“Constructing a Humanist Politics”


Issue No 13 Friday 28 November 2008



This week


·         British Television At Last Broadcasts A Series Focusing On British Republican History



What is happening now of interest to Civic Republicanism




·         British Television At Last Broadcasts A Series Focusing On British Republican History


“It’s been a bit of a mystery why the civil war doesn’t loom larger in the national consciousness” writes A A Gill in his Sunday Times review of the new Channel Four civil war drama, The Devil’s Whore. Even serial writer, Peter Flannery, ruminates “Why have we neglected the Civil War so much, both in terms of drama and in education? That I don't know. I can't for the life of me understand why we're not more proud of it. It's the crucible for the European revolutions.”


It is perhaps more surprising that anyone should be surprised that this époque making period in British history should have been so ignored. The reason is quite clear. The establishment does not want us to know about our republican history. It is not that there is not plenty of history on our TV channels. But it concentrates almost exclusively on the history of the monarchs as if that were sufficient to tell us all we need to know about our past. The Devil’s Whore makes a refreshing change.


The central story that The Devil’s Whore tells is fictional, but the actions of the invented characters are woven around actual historical events and historical characters. And so characters familiar from republican history like the popular revolutionary, “Freeborn” John Lilburne, soldier and democratic radical, Thomas Rainsborough, the great  statesman, Oliver Cromwell, and the cruel and detestable, King Charles I, are all brought to life.


There may be disadvantages to seeing these portrayals within the context of fictional as well as real events but there is at least one big advantage – production values. On many “straight” TV histories, we are used to seeing dramatic “reconstructions”. These are always done on the cheap with much arm waving and crying out. In The Devil’s Whore a great deal of artistic effort has gone into recreating the costumes and some interiors of the period.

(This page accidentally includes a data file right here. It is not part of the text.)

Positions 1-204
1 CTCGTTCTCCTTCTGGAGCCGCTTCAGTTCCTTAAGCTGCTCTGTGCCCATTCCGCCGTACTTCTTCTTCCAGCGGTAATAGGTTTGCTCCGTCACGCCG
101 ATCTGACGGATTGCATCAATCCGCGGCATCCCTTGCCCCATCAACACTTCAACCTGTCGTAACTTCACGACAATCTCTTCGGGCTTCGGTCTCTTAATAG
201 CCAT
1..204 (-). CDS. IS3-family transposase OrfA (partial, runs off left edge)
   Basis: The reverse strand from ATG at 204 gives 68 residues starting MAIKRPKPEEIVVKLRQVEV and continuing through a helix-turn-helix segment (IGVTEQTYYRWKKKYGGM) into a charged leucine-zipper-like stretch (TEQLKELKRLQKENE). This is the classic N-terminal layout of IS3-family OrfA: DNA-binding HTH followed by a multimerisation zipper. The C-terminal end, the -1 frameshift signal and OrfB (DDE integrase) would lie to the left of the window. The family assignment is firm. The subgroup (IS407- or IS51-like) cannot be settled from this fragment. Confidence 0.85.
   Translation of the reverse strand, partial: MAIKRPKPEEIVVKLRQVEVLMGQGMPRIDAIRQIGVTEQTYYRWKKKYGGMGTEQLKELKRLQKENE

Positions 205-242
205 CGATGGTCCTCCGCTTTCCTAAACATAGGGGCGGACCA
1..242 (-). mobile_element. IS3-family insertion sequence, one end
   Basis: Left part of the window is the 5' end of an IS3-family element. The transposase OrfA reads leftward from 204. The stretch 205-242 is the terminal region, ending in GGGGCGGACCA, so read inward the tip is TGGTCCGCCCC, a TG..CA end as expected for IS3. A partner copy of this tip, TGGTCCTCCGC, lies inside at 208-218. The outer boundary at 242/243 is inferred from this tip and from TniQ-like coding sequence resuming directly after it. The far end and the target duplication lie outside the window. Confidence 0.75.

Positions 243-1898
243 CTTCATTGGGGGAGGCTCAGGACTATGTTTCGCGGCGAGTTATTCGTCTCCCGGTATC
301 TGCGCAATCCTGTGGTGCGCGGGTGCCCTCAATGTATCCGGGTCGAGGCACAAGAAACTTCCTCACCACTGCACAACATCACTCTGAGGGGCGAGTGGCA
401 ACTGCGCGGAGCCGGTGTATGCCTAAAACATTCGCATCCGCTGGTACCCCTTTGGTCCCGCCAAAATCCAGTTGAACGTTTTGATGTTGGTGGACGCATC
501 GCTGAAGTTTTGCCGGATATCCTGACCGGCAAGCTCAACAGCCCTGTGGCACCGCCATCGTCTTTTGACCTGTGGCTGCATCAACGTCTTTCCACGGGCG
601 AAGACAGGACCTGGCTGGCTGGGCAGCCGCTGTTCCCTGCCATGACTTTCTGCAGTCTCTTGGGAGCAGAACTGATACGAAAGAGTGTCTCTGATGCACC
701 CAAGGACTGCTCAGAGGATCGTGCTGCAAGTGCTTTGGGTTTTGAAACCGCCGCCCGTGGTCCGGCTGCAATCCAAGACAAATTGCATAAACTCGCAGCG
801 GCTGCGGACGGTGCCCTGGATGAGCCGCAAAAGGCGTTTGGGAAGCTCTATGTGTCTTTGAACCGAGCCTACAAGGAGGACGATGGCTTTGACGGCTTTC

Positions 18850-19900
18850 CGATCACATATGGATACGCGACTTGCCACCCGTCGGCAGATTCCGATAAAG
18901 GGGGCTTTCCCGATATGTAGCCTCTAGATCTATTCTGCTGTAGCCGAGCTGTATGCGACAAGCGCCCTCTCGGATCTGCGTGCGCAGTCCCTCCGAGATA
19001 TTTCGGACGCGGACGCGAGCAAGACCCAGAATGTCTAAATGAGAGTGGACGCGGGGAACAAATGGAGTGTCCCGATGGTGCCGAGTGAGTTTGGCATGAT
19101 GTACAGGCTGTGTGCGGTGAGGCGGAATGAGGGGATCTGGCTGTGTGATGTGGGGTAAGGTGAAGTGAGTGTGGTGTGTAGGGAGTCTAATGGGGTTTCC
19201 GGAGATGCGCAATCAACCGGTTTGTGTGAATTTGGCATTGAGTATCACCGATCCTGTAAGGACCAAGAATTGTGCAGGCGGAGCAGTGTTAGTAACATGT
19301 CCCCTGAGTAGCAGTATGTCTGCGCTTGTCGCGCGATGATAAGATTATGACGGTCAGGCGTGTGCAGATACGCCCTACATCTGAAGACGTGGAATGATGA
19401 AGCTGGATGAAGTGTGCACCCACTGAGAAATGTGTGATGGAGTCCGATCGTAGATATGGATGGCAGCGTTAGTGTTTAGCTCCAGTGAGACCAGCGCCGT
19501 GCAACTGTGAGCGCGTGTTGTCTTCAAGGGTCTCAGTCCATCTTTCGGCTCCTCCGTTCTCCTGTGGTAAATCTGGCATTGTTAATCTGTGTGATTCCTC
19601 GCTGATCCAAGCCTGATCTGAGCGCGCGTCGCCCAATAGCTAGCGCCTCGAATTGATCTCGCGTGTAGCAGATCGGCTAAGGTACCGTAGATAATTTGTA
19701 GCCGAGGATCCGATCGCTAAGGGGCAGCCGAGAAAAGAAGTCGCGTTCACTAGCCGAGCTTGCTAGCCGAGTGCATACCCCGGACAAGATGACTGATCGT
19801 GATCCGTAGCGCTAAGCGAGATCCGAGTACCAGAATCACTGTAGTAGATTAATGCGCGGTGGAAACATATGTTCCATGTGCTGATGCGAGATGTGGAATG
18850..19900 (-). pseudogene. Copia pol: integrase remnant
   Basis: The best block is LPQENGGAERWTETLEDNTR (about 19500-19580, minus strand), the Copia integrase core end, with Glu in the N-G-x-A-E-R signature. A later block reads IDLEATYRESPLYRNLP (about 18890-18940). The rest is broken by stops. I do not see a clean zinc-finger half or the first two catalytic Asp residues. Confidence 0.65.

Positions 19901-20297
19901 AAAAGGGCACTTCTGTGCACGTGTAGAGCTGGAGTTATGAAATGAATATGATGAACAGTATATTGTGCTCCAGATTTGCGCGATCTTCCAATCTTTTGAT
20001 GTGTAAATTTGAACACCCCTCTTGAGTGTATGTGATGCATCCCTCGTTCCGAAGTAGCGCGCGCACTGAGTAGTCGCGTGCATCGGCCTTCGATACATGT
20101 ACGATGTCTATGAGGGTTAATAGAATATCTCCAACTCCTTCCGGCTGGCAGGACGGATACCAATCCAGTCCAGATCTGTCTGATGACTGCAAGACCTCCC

However, on the negative side, it has to be admitted that some of the buildings are not of the same standard. The exterior shooting was done in South Africa near Cape Town and whilst the landscape may pass for England just about, some of the buildings are pretty disappointing. The “stately home” that the leading lady was brought up in looks like a cardboard cutout. It is far too small to be considered stately and was placed on top of a hill – such a siting is unknown in England. Also the Parliament (which will presumably feature quite a lot) is too small. (We have a good idea of how the Parliament was for it is depicted on the obverse of the Commonwealth Great Seal for one thing.


But returning to the costumes. There are always high and low points in a nation’s fashions. Revolutionary times, for some reason, seem to coincide with high points and this was no exception. Again as A A Gill remarked: “why on television do we get so many Tudors, with all their … arch posing and simply absurd clothes? How did men’s fashion ever arrive at doublet and hose worn with velvet Crocs and a floppy Ascot hat …? The Commonwealth and the civil war …characters … had cracking kit.” And not forgetting the hairstyles. Hair for men is long – but always well-groomed (unlike those Celtic leaning dramas where bad hair days are seemingly de rigore.)


(Incidentally if you are persuaded of the virtues of the appearance of the period, you might want to check out the activities of your nearest branch of the Sealed Knot . The Sealed Knot is a voluntary organization that puts on re-enactments of events of the Civil War period in full attire and arms (the latter look barely legal in our streets). Don’t be put off by the prejudice that they might be a bunch of sad nutters, for they are guaranteed to put on a good show. But remember to put your fingers in your ears before they let off their muskets.)


In spite of problems with some buildings A A Gill’s overall comment on the production is right: “ the whole production looks fantastic, with a gutsy, dark atmosphere. You can feel the natural order of things spinning head over heels.”


Of course the production would be wasted if the events it depicts were not so interesting and important. The Channel Four website tells us that Executive Producer George Faber at Company Pictures was immediately hooked. "It is one of the great untold stories of British history. This was the original revolution that inspired both the American War of Independence and the French Revolution. Yet it had been significantly ignored, omitted and marginalised in dramatic terms."


Writer Peter Flannery writes “The Commonwealth radicalised a lot of people, not just in England but around Europe, and left a legacy of ideas which we're still battling out. We should, as a nation, be informed about that, and take a proud interest in it.”


The series will cover a period of twenty years and so presumably will include the whole of the period of the first republic of Britain. It is to be hoped that people’s appetite for more about this period will be far from satisfied.


(The series is broadcast on Channel Four on Wednesday evenings, repeated on Saturday evenings, during November/December 2008)


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…….Until next week